Seven-year-old Suki Peterson made her stage debut in this month’s performance of Irvine High School’s The Wizard of Oz as Toto, Dorothy’s beloved dog.
For some school musicals requiring animals, students dress up as animals. Others use stuffed toys. Yet drama director Danyelle Dunavold and choral director Tina Peterson, who is Suki’s owner, agreed it would be fun to feature the deaf Japanese Chin.
“My dog is little, and she likes to sit in baskets,” Peterson said. “[I thought] maybe she could do it, so I brought it up at one of our production meetings and it worked out just fine.”
Peterson believes Suki was born deaf. She viewed Suki’s deafness as an advantage for the show, not as a handicap.
“She can’t hear, so a lot of the applause and explosions didn’t bother her at all,” Peterson said. “She’s also very visual because she’s deaf, so she was very good at looking at Dorothy when she was singing. [It was] like she was actually acting.”
A caretaker remained with Suki at all times during the performances and rehearsals. Junior Jiwan Kim and senior Lilian Wang took care of Suki pre-show and backstage, mediating any stress she was having.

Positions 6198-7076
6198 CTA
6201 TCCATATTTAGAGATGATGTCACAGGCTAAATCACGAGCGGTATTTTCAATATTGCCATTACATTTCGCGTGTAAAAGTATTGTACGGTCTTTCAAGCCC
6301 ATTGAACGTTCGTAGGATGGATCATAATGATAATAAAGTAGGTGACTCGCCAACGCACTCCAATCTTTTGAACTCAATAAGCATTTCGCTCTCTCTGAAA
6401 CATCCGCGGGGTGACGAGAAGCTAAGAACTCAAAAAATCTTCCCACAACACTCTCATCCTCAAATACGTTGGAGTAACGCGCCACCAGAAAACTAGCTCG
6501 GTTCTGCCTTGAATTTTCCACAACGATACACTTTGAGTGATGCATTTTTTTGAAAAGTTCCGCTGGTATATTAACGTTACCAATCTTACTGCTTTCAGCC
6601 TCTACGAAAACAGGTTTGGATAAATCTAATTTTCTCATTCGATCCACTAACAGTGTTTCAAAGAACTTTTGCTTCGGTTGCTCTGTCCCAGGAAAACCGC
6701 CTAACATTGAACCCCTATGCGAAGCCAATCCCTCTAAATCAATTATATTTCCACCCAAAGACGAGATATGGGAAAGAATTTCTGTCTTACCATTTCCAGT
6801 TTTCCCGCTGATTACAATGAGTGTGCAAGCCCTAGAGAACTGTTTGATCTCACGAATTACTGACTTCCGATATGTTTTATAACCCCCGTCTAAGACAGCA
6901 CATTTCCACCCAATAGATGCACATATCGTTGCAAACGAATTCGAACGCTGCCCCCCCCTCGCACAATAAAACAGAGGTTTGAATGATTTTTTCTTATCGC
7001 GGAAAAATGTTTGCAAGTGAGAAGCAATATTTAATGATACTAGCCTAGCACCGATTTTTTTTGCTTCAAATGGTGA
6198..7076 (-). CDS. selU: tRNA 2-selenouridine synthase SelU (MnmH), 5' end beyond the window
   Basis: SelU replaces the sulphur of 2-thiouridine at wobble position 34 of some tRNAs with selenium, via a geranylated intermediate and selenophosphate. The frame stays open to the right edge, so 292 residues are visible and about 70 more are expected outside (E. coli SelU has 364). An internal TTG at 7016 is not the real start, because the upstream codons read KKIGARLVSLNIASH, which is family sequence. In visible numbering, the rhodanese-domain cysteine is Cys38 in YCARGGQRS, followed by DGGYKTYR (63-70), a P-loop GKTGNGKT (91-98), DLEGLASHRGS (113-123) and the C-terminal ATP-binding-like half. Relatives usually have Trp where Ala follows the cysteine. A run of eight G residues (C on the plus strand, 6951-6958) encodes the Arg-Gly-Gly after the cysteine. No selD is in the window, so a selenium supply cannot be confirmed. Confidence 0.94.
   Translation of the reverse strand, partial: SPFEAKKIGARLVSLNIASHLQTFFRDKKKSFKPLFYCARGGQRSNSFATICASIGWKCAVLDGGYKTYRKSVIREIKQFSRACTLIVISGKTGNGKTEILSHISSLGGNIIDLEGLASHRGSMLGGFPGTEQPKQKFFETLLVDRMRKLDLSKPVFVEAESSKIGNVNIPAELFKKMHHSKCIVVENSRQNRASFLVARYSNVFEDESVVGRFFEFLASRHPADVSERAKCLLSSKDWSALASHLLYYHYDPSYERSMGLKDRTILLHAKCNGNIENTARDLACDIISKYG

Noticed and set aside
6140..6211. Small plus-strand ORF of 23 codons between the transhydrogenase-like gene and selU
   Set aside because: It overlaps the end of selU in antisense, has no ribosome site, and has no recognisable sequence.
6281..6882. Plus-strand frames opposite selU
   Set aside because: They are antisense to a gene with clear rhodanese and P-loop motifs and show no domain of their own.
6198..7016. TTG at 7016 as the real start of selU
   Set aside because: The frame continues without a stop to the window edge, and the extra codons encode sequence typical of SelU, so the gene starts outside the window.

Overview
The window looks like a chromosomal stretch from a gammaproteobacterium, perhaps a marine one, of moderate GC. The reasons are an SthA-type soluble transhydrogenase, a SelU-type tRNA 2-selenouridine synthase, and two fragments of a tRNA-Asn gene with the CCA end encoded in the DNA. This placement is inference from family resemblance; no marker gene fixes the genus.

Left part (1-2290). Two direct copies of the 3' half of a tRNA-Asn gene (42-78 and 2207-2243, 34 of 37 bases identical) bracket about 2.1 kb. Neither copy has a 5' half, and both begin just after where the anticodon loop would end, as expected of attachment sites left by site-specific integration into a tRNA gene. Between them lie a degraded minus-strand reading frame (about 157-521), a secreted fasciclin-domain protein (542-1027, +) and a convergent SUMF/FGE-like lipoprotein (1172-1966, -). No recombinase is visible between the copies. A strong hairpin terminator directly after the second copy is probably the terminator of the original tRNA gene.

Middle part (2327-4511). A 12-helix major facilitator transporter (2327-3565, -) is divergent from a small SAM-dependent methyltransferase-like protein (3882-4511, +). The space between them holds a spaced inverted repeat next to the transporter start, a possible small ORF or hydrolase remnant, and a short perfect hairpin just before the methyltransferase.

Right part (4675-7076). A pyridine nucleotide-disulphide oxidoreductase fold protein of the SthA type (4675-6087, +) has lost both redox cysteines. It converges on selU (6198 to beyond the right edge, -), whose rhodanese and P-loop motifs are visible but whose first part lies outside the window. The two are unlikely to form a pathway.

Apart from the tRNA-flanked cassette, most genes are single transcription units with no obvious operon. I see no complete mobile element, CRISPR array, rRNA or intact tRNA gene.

“Suki is so calm and easy to work with,” Kim said. “I think it was mostly because she’s deaf, but she was still energetic. Suki was just perfect for the role of Toto.”
Wang, who was jokingly called the “dog wrangler,” spent the most time with Suki of all the students.
“I would love to work with Suki again,” Wang said. “She would always welcome you with licks and kisses, and stare at you with big, irresistible eyes. It was really fun for me to play with her.”
After the show, Suki returned to her relaxing home life in Long Beach with her half-sister Hannya.
“Their lives are very, very posh at home,” Peterson said. “They sleep all day in their little doggie beds. Lots of times when we come home, they’re sitting on the deck overlooking the ocean, sunning themselves.”